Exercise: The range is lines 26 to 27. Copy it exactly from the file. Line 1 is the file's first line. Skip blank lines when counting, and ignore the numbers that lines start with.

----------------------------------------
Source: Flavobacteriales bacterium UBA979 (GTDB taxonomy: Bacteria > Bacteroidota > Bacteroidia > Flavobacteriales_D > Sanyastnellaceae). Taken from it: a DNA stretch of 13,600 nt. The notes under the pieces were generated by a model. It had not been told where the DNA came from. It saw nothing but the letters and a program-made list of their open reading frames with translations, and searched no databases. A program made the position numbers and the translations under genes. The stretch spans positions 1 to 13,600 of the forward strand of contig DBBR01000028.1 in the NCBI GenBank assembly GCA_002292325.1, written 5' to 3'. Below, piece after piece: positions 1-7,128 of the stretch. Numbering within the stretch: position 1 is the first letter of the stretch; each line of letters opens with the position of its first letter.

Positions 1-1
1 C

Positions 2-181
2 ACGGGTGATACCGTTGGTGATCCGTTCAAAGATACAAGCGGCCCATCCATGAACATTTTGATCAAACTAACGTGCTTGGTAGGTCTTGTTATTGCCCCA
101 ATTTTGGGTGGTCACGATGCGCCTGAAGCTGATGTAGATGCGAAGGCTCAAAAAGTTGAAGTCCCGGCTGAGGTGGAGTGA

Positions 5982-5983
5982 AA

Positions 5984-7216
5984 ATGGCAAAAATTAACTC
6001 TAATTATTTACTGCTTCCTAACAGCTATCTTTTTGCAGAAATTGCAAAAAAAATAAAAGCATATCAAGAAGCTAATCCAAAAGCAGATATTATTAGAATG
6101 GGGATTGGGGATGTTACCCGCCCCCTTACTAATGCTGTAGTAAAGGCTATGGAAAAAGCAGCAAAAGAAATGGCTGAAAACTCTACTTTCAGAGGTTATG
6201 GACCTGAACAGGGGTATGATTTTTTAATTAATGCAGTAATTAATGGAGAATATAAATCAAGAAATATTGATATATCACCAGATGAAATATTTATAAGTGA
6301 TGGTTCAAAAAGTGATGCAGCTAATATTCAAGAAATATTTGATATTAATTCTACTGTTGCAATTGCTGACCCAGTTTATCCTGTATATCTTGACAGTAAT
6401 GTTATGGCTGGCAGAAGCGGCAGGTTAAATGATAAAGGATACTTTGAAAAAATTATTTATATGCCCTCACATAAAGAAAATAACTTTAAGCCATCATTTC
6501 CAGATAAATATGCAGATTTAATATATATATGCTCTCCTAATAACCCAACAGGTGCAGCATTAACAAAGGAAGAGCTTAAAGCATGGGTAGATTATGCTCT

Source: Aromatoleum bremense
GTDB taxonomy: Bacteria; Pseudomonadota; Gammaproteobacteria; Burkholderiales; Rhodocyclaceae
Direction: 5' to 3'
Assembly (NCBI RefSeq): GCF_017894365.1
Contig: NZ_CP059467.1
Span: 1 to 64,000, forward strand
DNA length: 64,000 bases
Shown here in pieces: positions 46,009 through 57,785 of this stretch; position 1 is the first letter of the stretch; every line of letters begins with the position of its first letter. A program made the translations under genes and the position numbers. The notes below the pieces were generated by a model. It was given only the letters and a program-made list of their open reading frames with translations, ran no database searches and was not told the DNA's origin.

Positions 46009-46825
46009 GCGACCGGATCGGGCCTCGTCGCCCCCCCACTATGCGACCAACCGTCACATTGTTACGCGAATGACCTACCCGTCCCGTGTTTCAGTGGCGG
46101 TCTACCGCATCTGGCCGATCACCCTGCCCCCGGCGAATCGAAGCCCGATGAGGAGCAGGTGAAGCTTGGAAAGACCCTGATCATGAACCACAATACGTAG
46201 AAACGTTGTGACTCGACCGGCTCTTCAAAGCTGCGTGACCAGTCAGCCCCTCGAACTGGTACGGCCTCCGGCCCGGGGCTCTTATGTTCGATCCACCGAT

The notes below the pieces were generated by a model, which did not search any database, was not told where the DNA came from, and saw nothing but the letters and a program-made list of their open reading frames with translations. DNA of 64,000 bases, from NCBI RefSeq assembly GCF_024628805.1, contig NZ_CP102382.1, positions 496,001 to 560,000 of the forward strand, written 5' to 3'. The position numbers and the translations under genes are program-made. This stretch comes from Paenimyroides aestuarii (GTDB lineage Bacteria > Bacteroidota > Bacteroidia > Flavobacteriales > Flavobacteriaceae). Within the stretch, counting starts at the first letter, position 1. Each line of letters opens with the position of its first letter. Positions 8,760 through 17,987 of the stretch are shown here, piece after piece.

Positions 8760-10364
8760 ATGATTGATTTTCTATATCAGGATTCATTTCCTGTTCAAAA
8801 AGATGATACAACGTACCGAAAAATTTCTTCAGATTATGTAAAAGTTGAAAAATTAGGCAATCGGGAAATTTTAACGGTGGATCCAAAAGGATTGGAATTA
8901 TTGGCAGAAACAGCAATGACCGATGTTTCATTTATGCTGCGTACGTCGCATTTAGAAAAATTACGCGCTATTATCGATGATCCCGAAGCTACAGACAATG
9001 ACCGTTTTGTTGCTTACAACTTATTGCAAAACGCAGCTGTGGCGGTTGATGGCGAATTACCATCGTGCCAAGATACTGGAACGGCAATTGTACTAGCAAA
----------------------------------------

46009 GCGACCGGATCGGGCCTCGTCGCCCCCCCACTATGCGACCAACCGTCACATTGTTACGCGAATGACCTACCCGTCCCGTGTTTCAGTGGCGG
46101 TCTACCGCATCTGGCCGATCACCCTGCCCCCGGCGAATCGAAGCCCGATGAGGAGCAGGTGAAGCTTGGAAAGACCCTGATCATGAACCACAATACGTAG